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Ling 110, Section 7 (Phonetics)
April 14, 2006.

IPA fonts are available for download from Historical Linguistics course website.
1) go to www.fas.harvard.edu/~ling120
2) Click on “Resources” tab.
3) For PC, run silipa93.exe. The fonts will be automatically installed. You’re all set to write in IPAs!
4) For MAC, download HistoricalFonts.zip and put the contents in the Font folder. Restart your
computer and you should be all set.
5) You will be able to insert IPA fonts from “Insert Æ Symbol…” menu of MS-Word.

You can also download fonts from http://www.sil.org/computing/catalog/index.asp

I. American English Consonant Inventory (p.487-488, 520)

[p] as in pie [t] as in tie [k] as in kite
[b] as in buy [d] as in die [g] as in guy
[m] as in my [n] as in nose [n] as in hang
[f] as in finger [O] as in thigh [h] as in high
[v] as in vase [ð] as in these [tj] as in chin
[s] as in sigh [d¸] as in gin
[z] as in zoo [j] as in shy
[w] as in with [r] as in rye
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[¸] as in azure
[l] as in lie [j] as in you


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This notation deviates from the standard IPA in which [r] is reserved for a ‘trill’ sound. The English /r/ should
be transcribed with [+] according to the standard IPA. But, for convenience’s sake, we will use [r] for the
English sound.
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II. American English Vowel Inventory (p. 487-488, 520)

[i] as in easy: high tense front unrounded
[i] as in imitate: high lax front unrounded
[e] as in able: close-mid front unrounded
[c] as in edge: open-mid front unrounded
[æ] as in battle: low front unrounded
[a] as in father: low back unrounded
[5]
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as in fought: open-mid back rounded
[o] as in road: close-mid back rounded
[o] as in book, put: high lax back rounded
[u] as in food: high tense back rounded
[c] as in aroma: mid, central
[\] as in but, putt: open-mid back unrounded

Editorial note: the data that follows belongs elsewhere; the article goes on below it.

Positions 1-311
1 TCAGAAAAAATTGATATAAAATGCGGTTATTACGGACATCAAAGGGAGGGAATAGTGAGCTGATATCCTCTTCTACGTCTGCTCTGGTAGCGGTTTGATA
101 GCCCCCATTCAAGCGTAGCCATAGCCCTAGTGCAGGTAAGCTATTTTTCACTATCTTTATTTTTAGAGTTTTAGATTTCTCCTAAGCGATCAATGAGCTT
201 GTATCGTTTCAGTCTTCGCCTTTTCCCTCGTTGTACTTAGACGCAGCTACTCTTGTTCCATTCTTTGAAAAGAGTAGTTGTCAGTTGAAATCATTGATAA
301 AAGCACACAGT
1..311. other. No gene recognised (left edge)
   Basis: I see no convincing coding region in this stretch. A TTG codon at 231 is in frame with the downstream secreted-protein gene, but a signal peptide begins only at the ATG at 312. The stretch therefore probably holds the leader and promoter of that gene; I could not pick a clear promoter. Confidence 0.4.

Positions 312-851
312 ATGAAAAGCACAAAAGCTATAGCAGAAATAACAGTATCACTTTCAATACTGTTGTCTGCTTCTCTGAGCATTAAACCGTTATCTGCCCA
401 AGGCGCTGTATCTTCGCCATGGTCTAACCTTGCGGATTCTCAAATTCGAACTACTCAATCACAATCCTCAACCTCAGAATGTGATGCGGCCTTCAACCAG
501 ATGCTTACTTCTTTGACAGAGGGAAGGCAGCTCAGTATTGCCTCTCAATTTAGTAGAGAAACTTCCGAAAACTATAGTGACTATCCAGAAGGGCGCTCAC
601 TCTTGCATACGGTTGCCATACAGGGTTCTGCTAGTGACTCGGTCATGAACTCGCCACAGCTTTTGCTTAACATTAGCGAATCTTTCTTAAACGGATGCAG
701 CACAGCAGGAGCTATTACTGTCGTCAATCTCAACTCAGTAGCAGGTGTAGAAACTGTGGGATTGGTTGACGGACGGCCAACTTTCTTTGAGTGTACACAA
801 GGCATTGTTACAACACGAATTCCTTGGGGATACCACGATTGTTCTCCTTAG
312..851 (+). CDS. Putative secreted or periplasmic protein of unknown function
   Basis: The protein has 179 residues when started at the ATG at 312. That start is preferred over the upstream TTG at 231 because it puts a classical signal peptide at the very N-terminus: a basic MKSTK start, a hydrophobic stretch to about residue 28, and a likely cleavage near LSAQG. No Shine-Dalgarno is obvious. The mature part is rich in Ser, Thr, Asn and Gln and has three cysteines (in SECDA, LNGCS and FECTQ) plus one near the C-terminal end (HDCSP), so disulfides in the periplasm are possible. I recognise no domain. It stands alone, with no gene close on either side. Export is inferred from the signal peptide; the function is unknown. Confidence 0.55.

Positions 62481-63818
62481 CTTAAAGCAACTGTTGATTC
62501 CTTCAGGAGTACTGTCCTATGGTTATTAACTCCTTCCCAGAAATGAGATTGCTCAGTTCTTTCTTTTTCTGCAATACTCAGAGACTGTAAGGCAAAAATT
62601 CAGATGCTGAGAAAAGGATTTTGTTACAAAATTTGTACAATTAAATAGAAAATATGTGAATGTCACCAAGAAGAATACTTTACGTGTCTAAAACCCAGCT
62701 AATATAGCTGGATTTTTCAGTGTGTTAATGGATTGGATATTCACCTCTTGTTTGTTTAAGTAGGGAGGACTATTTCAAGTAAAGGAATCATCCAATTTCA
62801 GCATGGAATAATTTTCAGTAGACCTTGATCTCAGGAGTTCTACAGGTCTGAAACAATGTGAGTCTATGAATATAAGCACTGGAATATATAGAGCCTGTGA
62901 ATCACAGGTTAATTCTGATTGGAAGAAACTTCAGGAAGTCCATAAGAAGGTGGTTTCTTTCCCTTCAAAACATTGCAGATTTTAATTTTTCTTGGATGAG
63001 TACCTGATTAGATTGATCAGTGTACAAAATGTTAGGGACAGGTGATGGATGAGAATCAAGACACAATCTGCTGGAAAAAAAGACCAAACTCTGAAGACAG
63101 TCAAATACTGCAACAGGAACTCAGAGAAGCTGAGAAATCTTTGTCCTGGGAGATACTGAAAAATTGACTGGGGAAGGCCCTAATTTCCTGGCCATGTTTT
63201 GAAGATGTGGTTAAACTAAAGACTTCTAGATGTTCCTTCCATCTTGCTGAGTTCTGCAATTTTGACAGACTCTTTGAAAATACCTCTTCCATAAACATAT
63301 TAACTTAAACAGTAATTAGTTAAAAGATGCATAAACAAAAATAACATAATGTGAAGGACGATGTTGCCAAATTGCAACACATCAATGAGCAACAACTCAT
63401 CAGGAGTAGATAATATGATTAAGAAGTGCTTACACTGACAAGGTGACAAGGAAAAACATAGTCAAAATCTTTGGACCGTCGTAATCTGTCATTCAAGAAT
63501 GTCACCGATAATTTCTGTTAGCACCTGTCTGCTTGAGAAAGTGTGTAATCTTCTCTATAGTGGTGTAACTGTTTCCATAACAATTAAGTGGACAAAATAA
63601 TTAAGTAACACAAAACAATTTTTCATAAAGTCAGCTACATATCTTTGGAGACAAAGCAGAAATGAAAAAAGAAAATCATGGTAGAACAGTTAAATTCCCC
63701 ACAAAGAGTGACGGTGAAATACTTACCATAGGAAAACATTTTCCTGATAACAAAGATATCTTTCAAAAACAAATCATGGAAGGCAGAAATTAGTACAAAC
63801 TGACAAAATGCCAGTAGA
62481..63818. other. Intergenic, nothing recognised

[c·]as in bird: r-colored schwa
[ai] as in ride
[ao] as in house
[oi] as in boy



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The distinction between [a] and [5] is getting lost quickly in American English.
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III. Broad vs. Narrow Transcription

In broad transcription, only the minimal set of basic symbols is used. Allophonic variations
are not notated in broad transcription. In narrow transcription, additional details of
pronunciation are notated.

Allophonic consonants in English (used in narrow transcription)

[r] as in ‘latter’ or ‘ladder’ (never occurs before stressed vowels)
[1] as in ‘oh-oh!’ (in many dialects occurs as an allophone of [t] before
an alveolar nasal (e.g. [bi1n] ‘beaten’)

Some Diacritics (used in narrow transcription)

° aspirated noise in the glottis, especially at the end of a consonant ([p°])
syllabic a consonant without a vowel ( [l] )
dental upper teeth are passive articulator (used to modify basic symbols
in Alveolar column) ([ t ])
nasalized air flows through nose as well as mouth ([a])
unreleased release of consonant as mouth opens is not heard ([d])
voiceless partial or no vocal cord vibration in an otherwise voiced sound ([ l ])
velarized tongue backing during some other primary articulartion
(the so-called “dark” l in English [l])


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IV. Exercises

1.

2.


5


3. Words in each group below share a common property. For each group, give the
common feature and circle one member that does not belong in the group.

(a) n, m, b, n (share a nasal feature except for [b])
(b) t, b, s, k, g (share a stop feature except for [s])
(c) p, m, b, n (share a bilabial feature except for [n])
(alternatively, [p] is the odd man because all others are voiced)
(d) h, O, s, j, r (share a fricative feature except for [r])
(e) t, t, d, k, p (share a stop feature except for [tj])
(alternatively, [d] is the odd man because all others are voiceless)
(f) l, r, n (share an approximant feature)
(g) x, t, k, g (share a velar feature except for [t])
(h) tj, ¸, d¸, s (share a palato-alveolar feature except for [s])
(i) h, b, 1 (share a glottal feature except for [b])

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